What I Learned From a Pit Bull

Let me start by saying that I am unapologetically a carnivore.  If you are a vegetarian for reasons you feel strongly about, that is your right.  But I refuse to debate it with you.  I love my chicken fried steak, regular steak, and lots more chicken these days; and will continue to enjoy them all as long as I still have teeth.

Cheza-01Something else I won’t debate with you about is the question of whether we will see our pets in heaven.  I am quite familiar with Genesis 1-26: “Let us make man in our image, after our likeness. And let them have dominion over the fish of the sea and over the birds of the heavens and over the livestock and over all the earth and over every creeping thing that creeps on the earth.”   And I understand that we have an eternal soul and are a higher life form than other animals.  There are a lot of convincing commentaries explaining why you should not expect to see Fido there.  And I have been reluctant in times past to tell my grandchildren otherwise when asked that question.  I now have several problems with that.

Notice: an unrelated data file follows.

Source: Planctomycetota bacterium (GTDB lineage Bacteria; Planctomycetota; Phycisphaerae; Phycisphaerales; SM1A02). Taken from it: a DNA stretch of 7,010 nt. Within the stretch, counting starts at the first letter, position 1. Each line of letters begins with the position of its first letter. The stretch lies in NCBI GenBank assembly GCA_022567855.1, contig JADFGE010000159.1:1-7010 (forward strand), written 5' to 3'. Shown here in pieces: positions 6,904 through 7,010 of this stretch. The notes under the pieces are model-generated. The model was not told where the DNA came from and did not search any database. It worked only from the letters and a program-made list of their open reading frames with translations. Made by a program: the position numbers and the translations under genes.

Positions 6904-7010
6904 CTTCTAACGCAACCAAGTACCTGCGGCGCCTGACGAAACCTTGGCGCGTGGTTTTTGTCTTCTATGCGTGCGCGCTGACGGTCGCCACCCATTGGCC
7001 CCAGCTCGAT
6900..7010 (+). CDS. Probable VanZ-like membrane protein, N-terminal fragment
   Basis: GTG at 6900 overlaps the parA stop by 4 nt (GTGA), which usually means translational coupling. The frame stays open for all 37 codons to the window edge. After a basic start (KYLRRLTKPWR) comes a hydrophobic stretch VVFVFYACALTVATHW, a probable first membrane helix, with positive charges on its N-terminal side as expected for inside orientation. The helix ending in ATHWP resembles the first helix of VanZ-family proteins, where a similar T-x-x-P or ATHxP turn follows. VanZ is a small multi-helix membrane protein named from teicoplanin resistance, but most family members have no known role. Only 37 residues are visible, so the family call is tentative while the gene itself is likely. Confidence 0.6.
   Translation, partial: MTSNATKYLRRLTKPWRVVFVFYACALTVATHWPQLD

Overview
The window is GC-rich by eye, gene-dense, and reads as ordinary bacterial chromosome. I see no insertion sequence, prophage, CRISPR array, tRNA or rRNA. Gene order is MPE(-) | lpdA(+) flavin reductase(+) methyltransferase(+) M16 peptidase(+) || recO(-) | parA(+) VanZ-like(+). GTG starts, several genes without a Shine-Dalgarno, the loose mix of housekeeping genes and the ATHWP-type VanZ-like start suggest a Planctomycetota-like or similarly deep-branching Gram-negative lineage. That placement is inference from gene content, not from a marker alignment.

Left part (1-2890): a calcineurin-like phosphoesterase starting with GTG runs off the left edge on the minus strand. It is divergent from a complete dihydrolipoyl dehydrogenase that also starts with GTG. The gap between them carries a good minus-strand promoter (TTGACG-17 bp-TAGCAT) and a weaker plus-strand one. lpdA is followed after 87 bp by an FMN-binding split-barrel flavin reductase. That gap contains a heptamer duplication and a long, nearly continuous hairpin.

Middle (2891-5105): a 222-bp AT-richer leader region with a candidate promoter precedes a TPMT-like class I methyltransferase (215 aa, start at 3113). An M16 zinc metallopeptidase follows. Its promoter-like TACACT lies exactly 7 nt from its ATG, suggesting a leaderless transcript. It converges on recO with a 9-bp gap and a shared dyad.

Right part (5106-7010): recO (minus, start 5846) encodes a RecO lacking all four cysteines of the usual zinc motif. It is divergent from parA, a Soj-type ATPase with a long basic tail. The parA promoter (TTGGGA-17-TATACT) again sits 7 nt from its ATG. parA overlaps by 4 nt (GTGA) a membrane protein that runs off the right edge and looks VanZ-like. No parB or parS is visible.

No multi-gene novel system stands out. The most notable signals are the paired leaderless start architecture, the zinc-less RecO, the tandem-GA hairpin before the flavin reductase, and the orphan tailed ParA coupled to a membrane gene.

1. For every scripture citation you give me that leads you to believe otherwise, I can point you to a website with dozens more that convince me that there are likely to be plenty of animals in Heaven, and I’m not just talking about horses taking Elijah in a whirlwind to heaven (2 Kings 2:9-12).  I don’t pretend to know exactly what that means, but I am sure (and hope sincerely) that it does not include cockroaches.  I fear I would still stomp on them without regret.